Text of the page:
This Is How To Take The Most Memorable Photo, According To Science

mbg Contributor By Emi Boscamp
mbg Contributor
Emi Boscamp is the former News Editor at mindbodygreen. She received a BA in English and minors in Spanish and Art History from Cornell University.

In the era of Instagram, we're constantly asking ourselves, "How do I get more likes?"

And, of course, MIT has the answer. (Who else?)

A team at the school's Computer Science and Artificial Intelligence Laboratory have developed an algorithm that can actually predict how memorable or forgettable an image will be. According to the lab, the software can go head-to-head with human judgment — meaning it can tell how much of an impact your photo will have (almost!) as well as you can.

You can actually try out the algorithm for yourself by uploading your own photos here. It'll create a heat map that identifies which parts of the picture are most memorable, like these:

This Is How To Take The Most Memorable Photo, According To Science

Photo: MIT

Understanding memorability is important, says CSAIL graduate student Aditya Khosla, who was lead author on a related paper, because it "can help us make systems to capture the most important information, or, conversely, to store information that humans will most likely forget. It’s like having an instant focus group that tells you how likely it is that someone will remember a visual message.”

This technology, she believes, could improve the content of ads and social media posts and help to develop more effective teaching resources.

But how does it work? We'll let the lab explain that:

Neural networks work to correlate data without any human guidance on what the underlying causes or correlations might be. They are organized in layers of processing units that each perform random computations on the data in succession. As the network receives more data, it readjusts to produce more accurate predictions.The team fed its algorithm tens of thousands of images from several different datasets, including LaMem and the scene-oriented SUN and Places (all of which were developed at CSAIL). The images had each received a "memorability score" based on the ability of human subjects to remember them in online experiments.The team then pitted its algorithm against human subjects by having the model predicting how memorable a group of people would find a new never-before-seen image. It performed 30 percent better than existing algorithms and was within a few percentage points of the average human performance.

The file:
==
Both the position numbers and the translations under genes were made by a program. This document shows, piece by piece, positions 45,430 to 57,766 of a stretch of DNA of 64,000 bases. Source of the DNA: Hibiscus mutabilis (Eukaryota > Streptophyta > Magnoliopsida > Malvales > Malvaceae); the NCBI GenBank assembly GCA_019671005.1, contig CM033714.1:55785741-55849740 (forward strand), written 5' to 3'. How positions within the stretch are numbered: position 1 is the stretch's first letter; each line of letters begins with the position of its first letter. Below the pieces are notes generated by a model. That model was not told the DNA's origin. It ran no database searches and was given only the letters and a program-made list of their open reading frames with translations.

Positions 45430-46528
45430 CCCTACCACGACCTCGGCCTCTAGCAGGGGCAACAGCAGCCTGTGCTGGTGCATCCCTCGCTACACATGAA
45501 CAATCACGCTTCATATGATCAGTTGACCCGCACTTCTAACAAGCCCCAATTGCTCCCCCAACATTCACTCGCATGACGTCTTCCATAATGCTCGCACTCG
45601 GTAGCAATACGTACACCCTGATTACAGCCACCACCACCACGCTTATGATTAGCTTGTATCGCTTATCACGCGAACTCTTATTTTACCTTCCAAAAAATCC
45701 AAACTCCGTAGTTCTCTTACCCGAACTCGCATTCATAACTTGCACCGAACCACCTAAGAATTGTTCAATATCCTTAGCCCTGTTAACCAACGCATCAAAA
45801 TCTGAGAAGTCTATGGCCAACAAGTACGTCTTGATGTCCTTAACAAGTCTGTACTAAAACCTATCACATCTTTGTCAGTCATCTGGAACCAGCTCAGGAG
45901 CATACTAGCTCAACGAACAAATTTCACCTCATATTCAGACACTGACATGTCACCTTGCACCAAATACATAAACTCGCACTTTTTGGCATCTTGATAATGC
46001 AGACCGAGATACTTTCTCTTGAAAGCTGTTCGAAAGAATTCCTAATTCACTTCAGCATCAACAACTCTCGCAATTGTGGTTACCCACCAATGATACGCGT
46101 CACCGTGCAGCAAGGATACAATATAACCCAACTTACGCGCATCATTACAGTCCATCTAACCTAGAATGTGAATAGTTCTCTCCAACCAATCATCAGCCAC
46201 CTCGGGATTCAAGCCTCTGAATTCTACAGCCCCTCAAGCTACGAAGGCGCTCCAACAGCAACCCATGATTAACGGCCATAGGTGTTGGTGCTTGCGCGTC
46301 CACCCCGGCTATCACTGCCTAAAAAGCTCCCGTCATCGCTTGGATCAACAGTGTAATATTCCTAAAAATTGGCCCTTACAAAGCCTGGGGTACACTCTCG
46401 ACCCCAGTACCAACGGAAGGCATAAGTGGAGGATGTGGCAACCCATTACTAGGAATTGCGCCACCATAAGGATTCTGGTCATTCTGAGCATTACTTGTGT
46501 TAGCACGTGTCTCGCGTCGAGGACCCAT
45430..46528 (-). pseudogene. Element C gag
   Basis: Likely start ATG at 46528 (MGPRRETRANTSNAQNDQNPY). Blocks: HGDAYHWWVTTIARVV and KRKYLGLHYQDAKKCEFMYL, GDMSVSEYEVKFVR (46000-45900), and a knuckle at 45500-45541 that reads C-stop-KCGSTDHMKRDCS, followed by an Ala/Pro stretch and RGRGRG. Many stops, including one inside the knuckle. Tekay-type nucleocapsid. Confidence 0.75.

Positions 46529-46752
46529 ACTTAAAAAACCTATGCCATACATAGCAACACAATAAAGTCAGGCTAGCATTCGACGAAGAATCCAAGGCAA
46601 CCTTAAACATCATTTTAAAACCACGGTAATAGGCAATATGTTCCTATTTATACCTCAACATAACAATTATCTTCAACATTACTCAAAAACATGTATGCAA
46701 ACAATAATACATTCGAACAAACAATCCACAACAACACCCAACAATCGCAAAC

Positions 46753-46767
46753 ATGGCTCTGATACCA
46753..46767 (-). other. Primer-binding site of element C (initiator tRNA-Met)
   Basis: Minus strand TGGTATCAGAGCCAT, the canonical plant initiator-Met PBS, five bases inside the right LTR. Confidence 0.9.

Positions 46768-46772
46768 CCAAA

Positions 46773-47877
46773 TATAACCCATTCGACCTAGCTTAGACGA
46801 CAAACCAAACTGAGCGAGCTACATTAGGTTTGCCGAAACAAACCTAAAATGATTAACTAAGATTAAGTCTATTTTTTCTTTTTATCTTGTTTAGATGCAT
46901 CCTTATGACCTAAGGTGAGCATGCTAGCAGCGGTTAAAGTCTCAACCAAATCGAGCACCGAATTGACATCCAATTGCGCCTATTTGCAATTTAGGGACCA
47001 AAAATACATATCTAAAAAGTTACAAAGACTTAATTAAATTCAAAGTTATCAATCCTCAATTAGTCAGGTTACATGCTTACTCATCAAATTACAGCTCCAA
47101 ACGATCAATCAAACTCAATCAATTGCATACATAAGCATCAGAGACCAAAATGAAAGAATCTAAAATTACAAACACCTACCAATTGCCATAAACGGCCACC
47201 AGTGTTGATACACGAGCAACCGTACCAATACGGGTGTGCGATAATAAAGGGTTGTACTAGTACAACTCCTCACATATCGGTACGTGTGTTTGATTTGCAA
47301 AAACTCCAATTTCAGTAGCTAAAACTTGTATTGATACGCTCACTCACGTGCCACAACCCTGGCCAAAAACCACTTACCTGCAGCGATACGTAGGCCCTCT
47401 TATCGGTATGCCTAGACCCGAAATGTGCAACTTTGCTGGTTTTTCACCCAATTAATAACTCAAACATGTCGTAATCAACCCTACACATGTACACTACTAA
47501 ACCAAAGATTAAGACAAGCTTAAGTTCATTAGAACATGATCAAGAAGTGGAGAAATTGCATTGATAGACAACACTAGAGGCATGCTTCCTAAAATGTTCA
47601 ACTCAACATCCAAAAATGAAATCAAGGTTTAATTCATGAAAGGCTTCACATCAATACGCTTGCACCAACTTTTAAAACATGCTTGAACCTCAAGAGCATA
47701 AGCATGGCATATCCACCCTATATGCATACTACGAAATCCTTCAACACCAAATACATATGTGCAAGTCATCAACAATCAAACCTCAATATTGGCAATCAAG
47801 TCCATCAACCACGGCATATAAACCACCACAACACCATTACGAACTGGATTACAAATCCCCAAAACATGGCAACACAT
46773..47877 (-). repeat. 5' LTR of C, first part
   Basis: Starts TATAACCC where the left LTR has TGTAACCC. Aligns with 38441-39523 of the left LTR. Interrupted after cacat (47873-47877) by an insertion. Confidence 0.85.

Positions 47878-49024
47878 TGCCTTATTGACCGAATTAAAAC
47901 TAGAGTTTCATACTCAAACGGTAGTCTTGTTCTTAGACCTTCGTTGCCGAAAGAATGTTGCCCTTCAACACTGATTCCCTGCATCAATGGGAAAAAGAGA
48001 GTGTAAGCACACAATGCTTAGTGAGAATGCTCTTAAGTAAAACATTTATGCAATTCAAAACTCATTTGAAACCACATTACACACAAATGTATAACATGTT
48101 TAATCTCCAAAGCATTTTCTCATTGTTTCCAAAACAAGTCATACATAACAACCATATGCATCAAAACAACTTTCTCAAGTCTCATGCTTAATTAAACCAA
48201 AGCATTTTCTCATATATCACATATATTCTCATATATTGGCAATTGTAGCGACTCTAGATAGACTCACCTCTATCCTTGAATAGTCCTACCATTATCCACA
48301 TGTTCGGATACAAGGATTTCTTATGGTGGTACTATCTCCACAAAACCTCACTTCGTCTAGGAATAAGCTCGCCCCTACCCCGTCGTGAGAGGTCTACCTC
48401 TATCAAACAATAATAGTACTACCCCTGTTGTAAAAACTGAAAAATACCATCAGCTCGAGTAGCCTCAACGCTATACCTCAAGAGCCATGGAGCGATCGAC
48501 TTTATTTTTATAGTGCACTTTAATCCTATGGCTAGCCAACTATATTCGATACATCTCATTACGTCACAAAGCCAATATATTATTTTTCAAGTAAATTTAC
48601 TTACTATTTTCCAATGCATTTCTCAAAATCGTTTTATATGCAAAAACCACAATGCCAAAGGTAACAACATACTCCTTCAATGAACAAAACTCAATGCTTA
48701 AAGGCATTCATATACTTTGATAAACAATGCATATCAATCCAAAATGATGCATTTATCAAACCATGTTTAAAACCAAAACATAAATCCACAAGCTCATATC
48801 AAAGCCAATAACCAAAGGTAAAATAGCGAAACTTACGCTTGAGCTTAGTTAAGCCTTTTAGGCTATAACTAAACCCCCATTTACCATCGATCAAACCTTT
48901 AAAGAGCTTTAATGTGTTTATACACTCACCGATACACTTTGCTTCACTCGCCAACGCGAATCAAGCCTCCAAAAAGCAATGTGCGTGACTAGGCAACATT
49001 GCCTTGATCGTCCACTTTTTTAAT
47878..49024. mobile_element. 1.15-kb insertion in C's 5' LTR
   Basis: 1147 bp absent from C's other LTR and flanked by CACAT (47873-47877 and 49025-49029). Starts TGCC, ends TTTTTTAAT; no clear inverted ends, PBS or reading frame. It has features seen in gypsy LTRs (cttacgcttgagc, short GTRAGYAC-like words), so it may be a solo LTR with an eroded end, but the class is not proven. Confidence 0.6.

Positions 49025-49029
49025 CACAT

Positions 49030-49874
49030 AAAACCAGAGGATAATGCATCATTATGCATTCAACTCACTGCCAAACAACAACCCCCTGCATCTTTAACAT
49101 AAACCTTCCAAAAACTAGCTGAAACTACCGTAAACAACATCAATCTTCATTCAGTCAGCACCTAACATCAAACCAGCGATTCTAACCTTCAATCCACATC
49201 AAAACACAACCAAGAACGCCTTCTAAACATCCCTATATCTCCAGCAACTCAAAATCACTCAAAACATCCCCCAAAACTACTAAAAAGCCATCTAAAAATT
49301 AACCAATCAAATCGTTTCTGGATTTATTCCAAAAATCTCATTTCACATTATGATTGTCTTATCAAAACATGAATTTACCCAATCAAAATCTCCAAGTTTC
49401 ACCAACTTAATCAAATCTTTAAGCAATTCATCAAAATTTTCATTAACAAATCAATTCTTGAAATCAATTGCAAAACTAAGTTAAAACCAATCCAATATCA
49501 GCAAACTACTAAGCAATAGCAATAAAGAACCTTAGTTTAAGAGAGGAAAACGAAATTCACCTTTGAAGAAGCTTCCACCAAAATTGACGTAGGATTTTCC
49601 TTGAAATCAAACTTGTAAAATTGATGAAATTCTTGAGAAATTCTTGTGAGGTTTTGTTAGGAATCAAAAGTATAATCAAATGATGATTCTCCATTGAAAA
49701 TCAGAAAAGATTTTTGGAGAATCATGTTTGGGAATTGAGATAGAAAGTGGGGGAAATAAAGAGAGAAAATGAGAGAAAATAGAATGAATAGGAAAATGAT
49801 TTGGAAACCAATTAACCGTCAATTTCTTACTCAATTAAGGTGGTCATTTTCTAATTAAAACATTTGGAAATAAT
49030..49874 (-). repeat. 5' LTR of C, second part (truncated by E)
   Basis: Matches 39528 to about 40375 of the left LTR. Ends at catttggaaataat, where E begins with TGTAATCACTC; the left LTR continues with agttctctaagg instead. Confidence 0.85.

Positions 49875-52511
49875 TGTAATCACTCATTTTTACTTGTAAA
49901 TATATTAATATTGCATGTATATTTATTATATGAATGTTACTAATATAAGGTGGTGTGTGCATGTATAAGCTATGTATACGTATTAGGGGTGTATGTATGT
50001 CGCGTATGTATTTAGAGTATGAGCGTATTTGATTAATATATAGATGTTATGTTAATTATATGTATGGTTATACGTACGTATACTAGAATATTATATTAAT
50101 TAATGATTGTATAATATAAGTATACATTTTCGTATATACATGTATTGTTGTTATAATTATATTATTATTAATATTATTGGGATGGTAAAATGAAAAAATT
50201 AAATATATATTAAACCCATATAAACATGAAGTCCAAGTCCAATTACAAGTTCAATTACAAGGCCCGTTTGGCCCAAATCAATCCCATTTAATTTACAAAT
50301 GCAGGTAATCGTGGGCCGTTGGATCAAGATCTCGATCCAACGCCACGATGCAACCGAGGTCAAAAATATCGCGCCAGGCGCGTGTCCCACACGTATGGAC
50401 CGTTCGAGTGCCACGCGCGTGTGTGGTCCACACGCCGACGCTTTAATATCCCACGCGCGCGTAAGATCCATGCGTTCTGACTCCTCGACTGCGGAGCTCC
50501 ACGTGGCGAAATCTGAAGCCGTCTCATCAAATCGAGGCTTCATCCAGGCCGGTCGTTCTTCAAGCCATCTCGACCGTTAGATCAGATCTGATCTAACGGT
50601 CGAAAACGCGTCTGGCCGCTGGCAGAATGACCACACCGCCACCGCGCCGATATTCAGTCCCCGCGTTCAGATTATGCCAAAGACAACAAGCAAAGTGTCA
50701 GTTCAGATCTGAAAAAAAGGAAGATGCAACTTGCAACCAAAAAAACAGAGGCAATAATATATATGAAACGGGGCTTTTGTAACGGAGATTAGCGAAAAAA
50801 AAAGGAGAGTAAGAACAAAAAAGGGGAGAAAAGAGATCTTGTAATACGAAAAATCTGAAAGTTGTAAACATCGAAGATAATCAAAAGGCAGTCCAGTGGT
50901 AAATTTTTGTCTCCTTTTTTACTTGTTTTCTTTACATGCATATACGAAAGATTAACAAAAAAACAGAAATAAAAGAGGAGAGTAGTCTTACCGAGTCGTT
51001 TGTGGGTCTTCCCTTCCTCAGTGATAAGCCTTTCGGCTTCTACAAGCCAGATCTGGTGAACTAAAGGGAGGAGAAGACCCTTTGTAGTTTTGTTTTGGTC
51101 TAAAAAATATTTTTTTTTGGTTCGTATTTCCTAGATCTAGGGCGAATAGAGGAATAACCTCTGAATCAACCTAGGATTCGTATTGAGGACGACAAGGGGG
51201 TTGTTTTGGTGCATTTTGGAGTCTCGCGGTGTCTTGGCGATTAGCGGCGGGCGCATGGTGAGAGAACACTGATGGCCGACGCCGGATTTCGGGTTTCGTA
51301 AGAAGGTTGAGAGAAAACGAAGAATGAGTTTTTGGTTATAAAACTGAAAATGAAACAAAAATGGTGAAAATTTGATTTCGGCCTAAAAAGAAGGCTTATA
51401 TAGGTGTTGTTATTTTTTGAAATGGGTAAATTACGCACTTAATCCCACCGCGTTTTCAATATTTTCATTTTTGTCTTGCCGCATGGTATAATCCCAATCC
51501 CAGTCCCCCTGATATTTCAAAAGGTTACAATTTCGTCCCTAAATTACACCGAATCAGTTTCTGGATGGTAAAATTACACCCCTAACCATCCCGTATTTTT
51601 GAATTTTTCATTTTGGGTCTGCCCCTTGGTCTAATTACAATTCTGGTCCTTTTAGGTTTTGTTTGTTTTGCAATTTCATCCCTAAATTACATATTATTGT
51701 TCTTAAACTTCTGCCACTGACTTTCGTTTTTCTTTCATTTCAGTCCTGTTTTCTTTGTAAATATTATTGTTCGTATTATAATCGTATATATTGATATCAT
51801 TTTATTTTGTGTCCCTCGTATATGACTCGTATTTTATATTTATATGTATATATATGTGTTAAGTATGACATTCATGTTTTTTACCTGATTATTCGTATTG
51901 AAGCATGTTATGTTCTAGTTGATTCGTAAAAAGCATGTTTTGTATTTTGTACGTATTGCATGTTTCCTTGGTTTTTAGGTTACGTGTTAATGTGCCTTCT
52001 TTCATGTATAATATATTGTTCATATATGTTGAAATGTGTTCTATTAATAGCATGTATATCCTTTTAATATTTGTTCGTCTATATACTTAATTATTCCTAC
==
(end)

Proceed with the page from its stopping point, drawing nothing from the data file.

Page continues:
A key takeaway for your next Instagram shot: The system tends to rate wide shots and landscapes as less memorable than images with prominent subjects.

So, yes, that goofy selfie will probably do better than a sunset. And maybe blur out anything distracting in the background because, duh, it's all about you.

(MIT News)

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